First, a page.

3. So true about keeping money a secret. I have seldom made new friends talking about thriftiness and-or investment. Internet is mostly where I can socialize on this topic. Somehow many people still perceive frugality and ideas about anti-consumerism as being a cheapskate.

  4. Earnings out for one of my favourite stocks today. Please keep in mind they can register these growth numbers and they go for a next year p/e of 11 and have a ROE of 30%. This is the ultimate compounding machine in the industrial sector and the best performing stock in the whole stock market universe since the financial meltdown of 2008.

    today's news release from Patrick Industries (PATK):

    For the first quarter of 2018, Patrick reported operating income of $41.8 million, an increase of 75% or $17.9 million, from $23.9 million reported in the first quarter of 2017. Net income in the first quarter of 2018 increased 72% to $30.1 million from $17.5 million in the first quarter of 2017, and net income per diluted share increased 60% to $1.20 from $0.75.

    When the 50 year old CEO of this company took over in the financial meltdown of 2008, PATK was a $5 million market cap company. Since then they have acquired dozen of other companies. They dominate in building materials for recreational vehicles and they have branched out into other areas. here's the full report from this morning:

  5. One the reading that really defined my philosophy about money is from Bernard Mooney itself :

    Basically, you have to think how much will it really make you happier to buy something (return on

  6. 31 second youTube video of The Simpsons entitled:

    I'd Be Happier With The Dollar (The Simpsons)

  7. I love this. This is excellent

  8. Is Vicario around? Anybody else out there that could take a position of a couple of million dollars on a micro-cap stock going for a next year p/e of around 8?
    I was talking to the chief financial officer of Sangoma Technologies Thursday afternoon. They have a guy dumping one million shares at a time in the open market. He bought his shares for around 33 cents per share a while ago and he still has 2 or 3 million shares. Most funds cannot buy the shares of companies with a market cap of ~ $40 Million or $50 million. This could be a good opportunity for a small fund that CAN take a good sized position in a micro cap. They just raised $13 million in cash at $1 per share to continue their buying spree and their next year p/e is about 8 at today's prices. This is a company that will keep buying other companies until they are big enough to get to $100 million+ market cap and be noticed by the fund managers and then they can achieve p/e multiple expansion. They have bought out five companies in five years. They just raised over $13 million to keep acquiring. Is there a fund manager out there who can take out this cowboy's position in one shot and at a discount?

  9. @penetrator are you the new Mcsween but with investing skills:)

    1. I don’t think that McSween will change after he’s 40 or even 50.

    2. Yup he is preaching total cheapness, but he will still invest in royal bank at 50 years and collect his 4% dividend. Saving money is one part of the story, but knowing how to make money is another thing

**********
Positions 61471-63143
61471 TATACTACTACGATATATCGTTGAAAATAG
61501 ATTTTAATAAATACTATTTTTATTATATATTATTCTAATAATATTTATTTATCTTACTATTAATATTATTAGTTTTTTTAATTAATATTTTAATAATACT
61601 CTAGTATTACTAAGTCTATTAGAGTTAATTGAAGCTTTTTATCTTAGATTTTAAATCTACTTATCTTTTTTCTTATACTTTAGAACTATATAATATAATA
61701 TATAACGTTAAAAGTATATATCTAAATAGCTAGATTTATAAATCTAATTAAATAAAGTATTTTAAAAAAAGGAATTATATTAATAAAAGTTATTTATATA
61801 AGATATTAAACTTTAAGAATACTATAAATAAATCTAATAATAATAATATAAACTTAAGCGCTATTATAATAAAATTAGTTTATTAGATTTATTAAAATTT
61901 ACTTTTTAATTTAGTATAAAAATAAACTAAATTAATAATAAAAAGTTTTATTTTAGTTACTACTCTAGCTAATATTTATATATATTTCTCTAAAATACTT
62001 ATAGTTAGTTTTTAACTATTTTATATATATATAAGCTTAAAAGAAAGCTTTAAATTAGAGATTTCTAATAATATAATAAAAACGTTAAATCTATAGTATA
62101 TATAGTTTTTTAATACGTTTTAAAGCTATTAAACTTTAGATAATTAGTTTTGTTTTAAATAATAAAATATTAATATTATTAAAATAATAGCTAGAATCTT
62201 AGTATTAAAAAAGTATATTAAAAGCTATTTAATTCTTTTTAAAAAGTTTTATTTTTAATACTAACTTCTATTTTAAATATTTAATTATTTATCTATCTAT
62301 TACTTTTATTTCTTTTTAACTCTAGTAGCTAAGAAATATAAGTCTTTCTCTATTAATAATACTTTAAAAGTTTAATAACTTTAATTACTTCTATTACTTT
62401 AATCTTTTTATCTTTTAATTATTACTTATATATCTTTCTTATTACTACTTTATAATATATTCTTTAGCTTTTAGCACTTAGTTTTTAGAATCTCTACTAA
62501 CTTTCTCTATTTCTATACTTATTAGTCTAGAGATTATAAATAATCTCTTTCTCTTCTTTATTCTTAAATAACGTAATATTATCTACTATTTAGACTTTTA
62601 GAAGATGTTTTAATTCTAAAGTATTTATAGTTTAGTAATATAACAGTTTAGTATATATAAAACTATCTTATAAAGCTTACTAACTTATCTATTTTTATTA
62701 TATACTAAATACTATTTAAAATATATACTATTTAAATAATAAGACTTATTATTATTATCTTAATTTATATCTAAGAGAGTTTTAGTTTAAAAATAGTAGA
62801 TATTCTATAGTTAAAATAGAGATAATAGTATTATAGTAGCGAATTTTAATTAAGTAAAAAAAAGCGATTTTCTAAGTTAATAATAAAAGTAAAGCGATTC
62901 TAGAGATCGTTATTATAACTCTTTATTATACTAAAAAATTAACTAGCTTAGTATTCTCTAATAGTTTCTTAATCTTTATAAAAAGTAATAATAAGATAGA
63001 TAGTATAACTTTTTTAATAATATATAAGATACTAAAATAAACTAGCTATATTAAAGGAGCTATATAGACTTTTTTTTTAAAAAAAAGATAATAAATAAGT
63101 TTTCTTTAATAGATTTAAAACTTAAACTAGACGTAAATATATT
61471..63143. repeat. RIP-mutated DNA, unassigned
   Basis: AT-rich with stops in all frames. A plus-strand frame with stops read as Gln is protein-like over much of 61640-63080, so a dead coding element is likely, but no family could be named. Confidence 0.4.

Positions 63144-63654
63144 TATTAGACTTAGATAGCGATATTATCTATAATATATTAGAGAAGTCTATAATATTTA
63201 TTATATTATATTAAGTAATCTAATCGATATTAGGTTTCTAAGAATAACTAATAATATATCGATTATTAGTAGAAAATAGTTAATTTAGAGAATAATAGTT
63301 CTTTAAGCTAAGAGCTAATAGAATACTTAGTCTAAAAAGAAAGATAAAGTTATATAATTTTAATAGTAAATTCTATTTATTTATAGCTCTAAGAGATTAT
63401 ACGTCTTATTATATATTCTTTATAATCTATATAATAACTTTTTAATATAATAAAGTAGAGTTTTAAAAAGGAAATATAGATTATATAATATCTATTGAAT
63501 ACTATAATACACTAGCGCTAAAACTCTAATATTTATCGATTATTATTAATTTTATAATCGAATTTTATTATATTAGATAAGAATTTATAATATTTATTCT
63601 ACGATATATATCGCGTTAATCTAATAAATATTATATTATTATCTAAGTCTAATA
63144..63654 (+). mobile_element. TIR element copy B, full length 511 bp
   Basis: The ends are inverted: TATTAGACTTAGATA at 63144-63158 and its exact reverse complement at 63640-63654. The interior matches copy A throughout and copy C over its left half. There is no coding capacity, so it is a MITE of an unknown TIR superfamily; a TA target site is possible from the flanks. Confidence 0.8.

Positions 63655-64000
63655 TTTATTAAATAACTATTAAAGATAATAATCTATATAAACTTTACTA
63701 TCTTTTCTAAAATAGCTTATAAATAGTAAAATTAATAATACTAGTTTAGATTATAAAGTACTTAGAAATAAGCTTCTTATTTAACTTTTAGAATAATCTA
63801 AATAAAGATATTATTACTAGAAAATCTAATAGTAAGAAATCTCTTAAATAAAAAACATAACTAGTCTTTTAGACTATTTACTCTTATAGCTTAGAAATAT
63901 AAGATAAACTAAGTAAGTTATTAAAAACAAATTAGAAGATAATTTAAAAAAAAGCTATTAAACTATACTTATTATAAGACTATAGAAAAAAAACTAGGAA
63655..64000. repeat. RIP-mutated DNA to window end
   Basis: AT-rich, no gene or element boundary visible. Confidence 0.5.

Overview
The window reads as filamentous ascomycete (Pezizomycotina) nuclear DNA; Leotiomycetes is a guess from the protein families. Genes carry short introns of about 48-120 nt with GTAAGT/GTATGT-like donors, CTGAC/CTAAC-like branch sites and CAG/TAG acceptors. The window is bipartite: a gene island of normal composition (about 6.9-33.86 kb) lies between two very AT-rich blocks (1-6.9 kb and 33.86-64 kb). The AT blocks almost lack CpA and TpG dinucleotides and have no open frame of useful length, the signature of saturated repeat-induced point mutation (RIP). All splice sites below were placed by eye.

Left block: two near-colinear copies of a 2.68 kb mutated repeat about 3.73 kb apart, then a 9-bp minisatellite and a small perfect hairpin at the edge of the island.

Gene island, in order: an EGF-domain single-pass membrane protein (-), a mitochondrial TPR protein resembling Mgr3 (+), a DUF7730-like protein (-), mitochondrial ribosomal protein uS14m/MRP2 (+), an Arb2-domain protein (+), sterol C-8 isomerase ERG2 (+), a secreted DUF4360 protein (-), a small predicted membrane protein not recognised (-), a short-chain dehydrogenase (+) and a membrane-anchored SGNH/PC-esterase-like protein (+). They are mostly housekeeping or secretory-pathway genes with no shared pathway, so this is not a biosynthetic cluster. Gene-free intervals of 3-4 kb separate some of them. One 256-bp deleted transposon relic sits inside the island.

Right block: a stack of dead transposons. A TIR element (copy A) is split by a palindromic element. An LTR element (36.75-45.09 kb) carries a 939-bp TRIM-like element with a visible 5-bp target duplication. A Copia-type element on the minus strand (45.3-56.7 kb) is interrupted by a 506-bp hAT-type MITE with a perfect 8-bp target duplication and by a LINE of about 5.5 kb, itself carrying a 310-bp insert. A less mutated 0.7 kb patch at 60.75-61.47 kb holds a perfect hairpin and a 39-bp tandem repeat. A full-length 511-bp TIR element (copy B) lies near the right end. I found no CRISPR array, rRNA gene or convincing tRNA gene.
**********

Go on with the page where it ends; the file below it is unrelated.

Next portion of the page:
10. For those of you that read french LASSONDE (one of the truly great stocks in Canada made a big move recently). Here's the link to the article in Les Affaires:

    and for those of you that do not understand french, the first two paragraphs of the article are offered here courtesy of bing translator. here you go:

    Lassonde Industries (TSX: LAS. A), headquartered in Rougemont, concluded yesterday evening an agreement to acquire OLD Orchard Brands, LLC, a family-owned fruit juice and beverage company based in Sparta, Michigan, for an amount of US $ $146 million.

    According to Mr. Jean Gattuso, president and chief operating officer of Lassonde Industries, this transaction is consistent with our strategy for sustained growth and improves our overall position in the United States. Old Orchard is known for its good reputation and has good brand loyalty, especially in the central region of the United States. The Old Orchard brand is complementary to our existing brands and, in addition, the transaction will allow us to expand our product offering by adding a frozen juice line that offers interesting growth opportunities.//

    Here's a detailed article in english courtesy of yahoo finance:

  11. Jarislowsky is great!
    His book 'The Investment Zoo' is what I base most of my investment decisions on. He is also a dividend investor. Great post my friend!

  12. Then again, perhaps you were just lucky as Buffet observes about the unfairness of fate:
    “My wealth has come from a combination of living in America, some lucky genes, and compound interest. Both my children and I won what I call the ovarian lottery. (For starters, the odds against my 1930 birth taking place in the U.S. were at least 30 to 1. My being male and white also removed huge obstacles that a majority of Americans then faced.) My luck was accentuated by my living in a market system that sometimes produces distorted results, though overall it serves our country well. I've worked in an economy that rewards someone who saves the lives of others on a battlefield with a medal, rewards a great teacher with thank-you notes from parents, but rewards those who can detect the mispricing of securities with sums reaching into the billions. In short, fate's distribution of long straws is wildly capricious.”